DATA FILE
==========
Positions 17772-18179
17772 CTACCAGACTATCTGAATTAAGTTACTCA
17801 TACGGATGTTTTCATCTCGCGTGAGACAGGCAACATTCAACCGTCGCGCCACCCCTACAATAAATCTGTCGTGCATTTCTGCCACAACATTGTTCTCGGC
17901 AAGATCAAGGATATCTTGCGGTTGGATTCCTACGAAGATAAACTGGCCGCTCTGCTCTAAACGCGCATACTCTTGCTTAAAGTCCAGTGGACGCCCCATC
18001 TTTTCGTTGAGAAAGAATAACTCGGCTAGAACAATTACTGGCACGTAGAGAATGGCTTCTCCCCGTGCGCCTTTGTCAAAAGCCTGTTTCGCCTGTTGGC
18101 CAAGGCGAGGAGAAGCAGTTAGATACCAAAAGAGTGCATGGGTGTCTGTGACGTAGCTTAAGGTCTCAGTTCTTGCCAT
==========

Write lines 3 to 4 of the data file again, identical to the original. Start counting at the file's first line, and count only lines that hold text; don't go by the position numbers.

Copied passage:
17801 TACGGATGTTTTCATCTCGCGTGAGACAGGCAACATTCAACCGTCGCGCCACCCCTACAATAAATCTGTCGTGCATTTCTGCCACAACATTGTTCTCGGC
17901 AAGATCAAGGATATCTTGCGGTTGGATTCCTACGAAGATAAACTGGCCGCTCTGCTCTAAACGCGCATACTCTTGCTTAAAGTCCAGTGGACGCCCCATC